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"419" Scam – Advance Fee / Fake Lottery Scam

The so-called "419" scam is a type of fraud dominated by criminals from Nigeria and other countries in Africa. Victims of the scam are promised a large amount of money, such as a lottery prize, inheritance, money sitting in some bank account, etc.

Victims never receive this non-existent fortune but are tricked into sending their money to the criminals, who remain anonymous. They hide their real identity and location by using fake names and fake postal addresses as well as communicating via anonymous free email accounts and mobile phones.

Keep in mind that scammers DO NOT use their real names when defrauding people.
The criminals either abuse names of real people or companies or invent names or addresses.
Any real people or companies mentioned below have NO CONNECTION to the scammers!

Read more about such scams here or in our 419 FAQ. Use the Scam-O-Matic to verify suspect emails.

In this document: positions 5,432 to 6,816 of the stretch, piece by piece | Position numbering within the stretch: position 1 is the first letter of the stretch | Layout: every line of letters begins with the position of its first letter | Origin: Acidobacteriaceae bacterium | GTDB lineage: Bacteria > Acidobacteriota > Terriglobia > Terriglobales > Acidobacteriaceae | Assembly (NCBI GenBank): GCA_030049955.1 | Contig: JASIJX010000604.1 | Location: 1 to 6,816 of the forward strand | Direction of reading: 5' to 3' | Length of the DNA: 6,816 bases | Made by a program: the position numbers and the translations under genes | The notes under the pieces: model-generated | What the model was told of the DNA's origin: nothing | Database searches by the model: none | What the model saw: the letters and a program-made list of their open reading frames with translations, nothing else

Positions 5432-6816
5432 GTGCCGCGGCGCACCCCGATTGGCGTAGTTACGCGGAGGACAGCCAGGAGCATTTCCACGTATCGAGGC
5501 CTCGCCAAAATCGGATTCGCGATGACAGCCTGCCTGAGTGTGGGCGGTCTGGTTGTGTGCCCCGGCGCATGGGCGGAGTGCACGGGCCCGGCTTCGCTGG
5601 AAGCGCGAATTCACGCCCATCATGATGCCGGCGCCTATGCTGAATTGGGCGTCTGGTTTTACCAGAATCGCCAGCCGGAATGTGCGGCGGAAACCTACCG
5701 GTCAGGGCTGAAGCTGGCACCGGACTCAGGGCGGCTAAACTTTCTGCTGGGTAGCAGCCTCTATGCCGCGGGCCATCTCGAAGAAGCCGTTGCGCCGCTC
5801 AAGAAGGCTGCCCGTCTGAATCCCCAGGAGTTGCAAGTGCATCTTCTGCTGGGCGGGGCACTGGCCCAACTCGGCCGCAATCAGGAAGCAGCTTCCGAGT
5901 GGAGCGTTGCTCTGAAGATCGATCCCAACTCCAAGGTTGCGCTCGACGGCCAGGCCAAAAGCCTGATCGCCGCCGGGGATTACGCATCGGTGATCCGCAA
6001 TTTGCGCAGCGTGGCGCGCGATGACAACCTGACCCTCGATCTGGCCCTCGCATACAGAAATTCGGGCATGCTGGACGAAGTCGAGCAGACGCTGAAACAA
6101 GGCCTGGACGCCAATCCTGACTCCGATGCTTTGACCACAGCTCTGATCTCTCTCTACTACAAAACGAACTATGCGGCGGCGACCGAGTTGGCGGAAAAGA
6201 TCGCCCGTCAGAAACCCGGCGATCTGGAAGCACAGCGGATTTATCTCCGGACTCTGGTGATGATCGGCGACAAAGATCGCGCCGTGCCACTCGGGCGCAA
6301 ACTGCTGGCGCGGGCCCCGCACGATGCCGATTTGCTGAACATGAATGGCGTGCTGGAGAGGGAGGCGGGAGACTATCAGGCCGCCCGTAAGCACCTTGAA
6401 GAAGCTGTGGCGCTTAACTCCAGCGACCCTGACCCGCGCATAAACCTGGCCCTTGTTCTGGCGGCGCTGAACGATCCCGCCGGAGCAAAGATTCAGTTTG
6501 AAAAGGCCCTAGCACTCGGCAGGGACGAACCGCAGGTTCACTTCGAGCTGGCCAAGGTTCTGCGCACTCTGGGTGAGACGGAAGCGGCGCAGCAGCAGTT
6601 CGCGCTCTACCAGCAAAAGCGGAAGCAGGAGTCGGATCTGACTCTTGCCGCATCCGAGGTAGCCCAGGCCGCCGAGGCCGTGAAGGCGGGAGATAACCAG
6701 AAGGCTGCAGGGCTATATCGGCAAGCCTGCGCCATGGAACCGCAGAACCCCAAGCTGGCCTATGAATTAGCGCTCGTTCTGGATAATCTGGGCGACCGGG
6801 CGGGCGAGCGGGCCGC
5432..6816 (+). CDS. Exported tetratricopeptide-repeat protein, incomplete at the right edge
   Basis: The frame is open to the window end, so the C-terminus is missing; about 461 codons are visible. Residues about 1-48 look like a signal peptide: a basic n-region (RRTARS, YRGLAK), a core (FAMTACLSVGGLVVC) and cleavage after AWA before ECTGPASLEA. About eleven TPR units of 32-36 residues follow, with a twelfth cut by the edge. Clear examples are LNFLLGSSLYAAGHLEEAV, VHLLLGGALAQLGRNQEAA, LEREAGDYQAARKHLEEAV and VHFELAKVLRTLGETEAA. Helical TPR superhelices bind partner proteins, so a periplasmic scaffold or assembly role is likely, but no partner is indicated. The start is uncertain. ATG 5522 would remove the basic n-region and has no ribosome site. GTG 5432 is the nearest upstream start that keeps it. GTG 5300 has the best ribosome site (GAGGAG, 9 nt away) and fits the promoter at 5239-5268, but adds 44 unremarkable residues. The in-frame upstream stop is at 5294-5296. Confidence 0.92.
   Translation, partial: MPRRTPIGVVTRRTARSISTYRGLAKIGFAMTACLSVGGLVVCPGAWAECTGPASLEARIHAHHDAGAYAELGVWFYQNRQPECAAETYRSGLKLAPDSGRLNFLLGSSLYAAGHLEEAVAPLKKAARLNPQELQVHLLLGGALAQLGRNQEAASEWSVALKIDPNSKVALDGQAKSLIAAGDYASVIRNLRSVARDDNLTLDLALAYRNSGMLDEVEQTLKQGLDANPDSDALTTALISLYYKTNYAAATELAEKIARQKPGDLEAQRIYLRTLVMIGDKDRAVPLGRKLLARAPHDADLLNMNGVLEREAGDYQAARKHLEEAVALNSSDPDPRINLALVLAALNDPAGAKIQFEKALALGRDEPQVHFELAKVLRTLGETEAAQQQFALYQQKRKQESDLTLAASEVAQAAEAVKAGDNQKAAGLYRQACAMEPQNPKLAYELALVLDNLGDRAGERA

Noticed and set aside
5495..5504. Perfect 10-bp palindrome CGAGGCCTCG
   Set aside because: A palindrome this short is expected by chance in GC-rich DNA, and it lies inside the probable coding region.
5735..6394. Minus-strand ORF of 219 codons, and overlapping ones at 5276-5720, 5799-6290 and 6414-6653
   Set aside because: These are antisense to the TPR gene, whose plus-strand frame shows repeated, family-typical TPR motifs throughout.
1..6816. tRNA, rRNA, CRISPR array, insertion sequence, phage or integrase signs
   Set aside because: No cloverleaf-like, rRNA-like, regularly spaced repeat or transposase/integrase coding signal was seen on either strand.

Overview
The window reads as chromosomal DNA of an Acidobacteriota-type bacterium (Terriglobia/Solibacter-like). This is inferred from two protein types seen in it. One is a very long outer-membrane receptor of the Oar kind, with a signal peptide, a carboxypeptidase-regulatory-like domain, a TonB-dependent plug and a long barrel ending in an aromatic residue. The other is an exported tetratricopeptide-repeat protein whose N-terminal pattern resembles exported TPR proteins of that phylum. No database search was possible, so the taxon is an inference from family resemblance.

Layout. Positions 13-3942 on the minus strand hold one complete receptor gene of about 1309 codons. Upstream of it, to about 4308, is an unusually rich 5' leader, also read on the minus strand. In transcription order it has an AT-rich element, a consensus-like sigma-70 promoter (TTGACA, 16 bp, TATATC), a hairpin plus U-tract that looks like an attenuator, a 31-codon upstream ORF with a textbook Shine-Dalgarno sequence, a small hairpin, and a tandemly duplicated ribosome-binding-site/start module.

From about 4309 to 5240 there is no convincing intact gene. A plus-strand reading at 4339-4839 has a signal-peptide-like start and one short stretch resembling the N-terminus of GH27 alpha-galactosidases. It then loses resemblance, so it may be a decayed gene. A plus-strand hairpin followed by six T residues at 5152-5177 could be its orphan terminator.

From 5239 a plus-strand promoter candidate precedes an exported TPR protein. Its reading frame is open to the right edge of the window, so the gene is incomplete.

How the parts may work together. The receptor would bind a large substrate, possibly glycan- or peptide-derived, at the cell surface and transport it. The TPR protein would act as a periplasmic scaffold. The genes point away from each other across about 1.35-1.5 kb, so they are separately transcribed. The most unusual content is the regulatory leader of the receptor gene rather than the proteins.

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Some comments by the Scam-O-Matic about the following email:

Fraud email example:

From: "her majesty Queen of england" (may be fake)
Reply-To: <>
Date: Fri, 25 May 2012 04:24:20 -0700

1 Horse Guards Road London SW1A 2HQ,
United Kingdom

Good day ,

It has come to our notice that after various effort which you have made through our commercial banks such as Barclays Bank PLC, HSBC BANK PLC, Natwest Bank, Lloyds Bank, Standard Chartered Bank Etc and your effort was in vain. It is because this office has not officially endorsed the signatory which will empower you to receive your fund, Her Majesty Queen of England has issue an ultimatum to every foreign outstanding/Unclaimed funds should be released which she has started since 2006 as stated on the below website. you are advised to send us your full address, banking information, including your telephone number and occupation. your international passport for proper identification and this will enable us to release your fund. Previously we have paid wrong eneficiaries and we are making sure that such will not happen again

Your sincerely,
Mrs Susan Brening
Financial Adviser to Her Majesty Queen of England

Anti-fraud resources: